Alternative news agency from Philippines “Bulatlat” under denial of service attack


During the past weeks, the alternative online news agency Bulatlat.com has been receiving series of denial of service attacks. The attacks intensified on the 25th of January bringing the website down for several days.

Bulatlat, established in 2001, is a well known alternative media in the Philippines with the mission of fighting for truth and justice and against all forms of oppression.

Migration to Virtualroad.org after a week of continuous attacks

The website has been under attack from 19th of January 2019. The attackers first attacked the front-end, hosted with Cloudflare, and later on they directed the attack to the backend.

Bulatlat reached out to Qurium’s Rapid Response service on Friday the 25th of January. A few hours later, the website was migrated to Virtualroad.org’s secure hosting infrastructure during an ongoing attack.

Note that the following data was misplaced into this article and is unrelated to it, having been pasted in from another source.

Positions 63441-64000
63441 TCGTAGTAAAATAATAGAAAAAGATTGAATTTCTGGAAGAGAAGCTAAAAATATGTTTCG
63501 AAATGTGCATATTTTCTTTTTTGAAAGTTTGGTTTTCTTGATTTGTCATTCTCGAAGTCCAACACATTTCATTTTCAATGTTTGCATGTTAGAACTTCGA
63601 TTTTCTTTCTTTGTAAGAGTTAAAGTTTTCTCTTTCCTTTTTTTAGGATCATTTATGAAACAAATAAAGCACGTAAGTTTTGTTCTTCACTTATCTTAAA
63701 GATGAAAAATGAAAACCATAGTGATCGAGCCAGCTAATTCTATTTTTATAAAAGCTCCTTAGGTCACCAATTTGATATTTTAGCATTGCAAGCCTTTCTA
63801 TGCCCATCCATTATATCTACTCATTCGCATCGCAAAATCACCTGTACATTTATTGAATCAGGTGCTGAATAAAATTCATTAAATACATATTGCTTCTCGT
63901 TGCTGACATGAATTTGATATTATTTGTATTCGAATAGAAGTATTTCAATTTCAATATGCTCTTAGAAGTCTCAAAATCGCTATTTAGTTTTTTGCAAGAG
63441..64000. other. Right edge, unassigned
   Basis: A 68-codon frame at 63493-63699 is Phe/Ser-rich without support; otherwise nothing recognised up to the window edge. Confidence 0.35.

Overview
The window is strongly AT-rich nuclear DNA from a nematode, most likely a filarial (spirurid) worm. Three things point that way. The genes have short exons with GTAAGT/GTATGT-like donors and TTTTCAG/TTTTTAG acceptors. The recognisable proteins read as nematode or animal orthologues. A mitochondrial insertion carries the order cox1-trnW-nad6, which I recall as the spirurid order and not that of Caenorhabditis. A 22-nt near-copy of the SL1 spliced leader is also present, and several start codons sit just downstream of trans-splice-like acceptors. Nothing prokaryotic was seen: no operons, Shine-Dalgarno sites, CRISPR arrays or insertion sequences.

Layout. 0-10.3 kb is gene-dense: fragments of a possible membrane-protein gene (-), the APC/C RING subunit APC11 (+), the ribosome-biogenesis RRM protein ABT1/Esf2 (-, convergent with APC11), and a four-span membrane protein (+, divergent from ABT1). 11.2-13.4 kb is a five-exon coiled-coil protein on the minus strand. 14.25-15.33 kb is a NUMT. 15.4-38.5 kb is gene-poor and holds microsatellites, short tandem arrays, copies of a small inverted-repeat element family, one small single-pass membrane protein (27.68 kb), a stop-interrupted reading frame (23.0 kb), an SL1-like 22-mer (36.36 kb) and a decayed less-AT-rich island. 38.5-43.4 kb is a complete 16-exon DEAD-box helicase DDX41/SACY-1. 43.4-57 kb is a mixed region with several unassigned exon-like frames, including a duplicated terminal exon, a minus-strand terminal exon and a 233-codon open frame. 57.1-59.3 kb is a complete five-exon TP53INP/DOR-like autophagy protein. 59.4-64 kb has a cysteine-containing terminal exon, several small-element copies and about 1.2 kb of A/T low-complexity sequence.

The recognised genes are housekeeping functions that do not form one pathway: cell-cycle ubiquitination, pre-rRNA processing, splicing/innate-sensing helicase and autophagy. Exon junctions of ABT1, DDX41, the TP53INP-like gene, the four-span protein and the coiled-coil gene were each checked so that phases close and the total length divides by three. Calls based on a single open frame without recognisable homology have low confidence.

Bandwidth in the frontend (Cloudflare) from Saturday 19th January 2019 (peak 300 Mbps, application layer attack)

Bandwidth of attack from Monday 21st (L7 – GET Flood)

Day 1, 26th of January

Since the migration to Virtualroad.org on the 25th, we have successfully been mitigating the ongoing attack by means of our in-house DDoS mitigation gear.

The DDoS attack, that has been active for several days, increased around 2 AM UTC on Saturday 26th (10 AM in the morning in Philippines). The attackers are using 1,100 compromised computers to flood the website with requests.

Distribution of the compromised computers used in the attack (little European infections)

The attackers are using the following 19 “User Agents” in their requests:

Mozilla/5.0 (Macintosh; Intel Mac OS X 10_11_6) AppleWebKit/537.36 (KHTML, like Gecko) Chrome/53.0.2785.116 Safari/537.36]
Mozilla/5.0 (Macintosh; Intel Mac OS X 10_13_2) AppleWebKit/537.36 (KHTML, like Gecko) Chrome/63.0.3239.132 Safari/537.36]
Mozilla/5.0 (Macintosh; Intel Mac OS X 10_13_2) AppleWebKit/604.4.7 (KHTML, like Gecko) Version/11.0.2 Safari/604.4.7]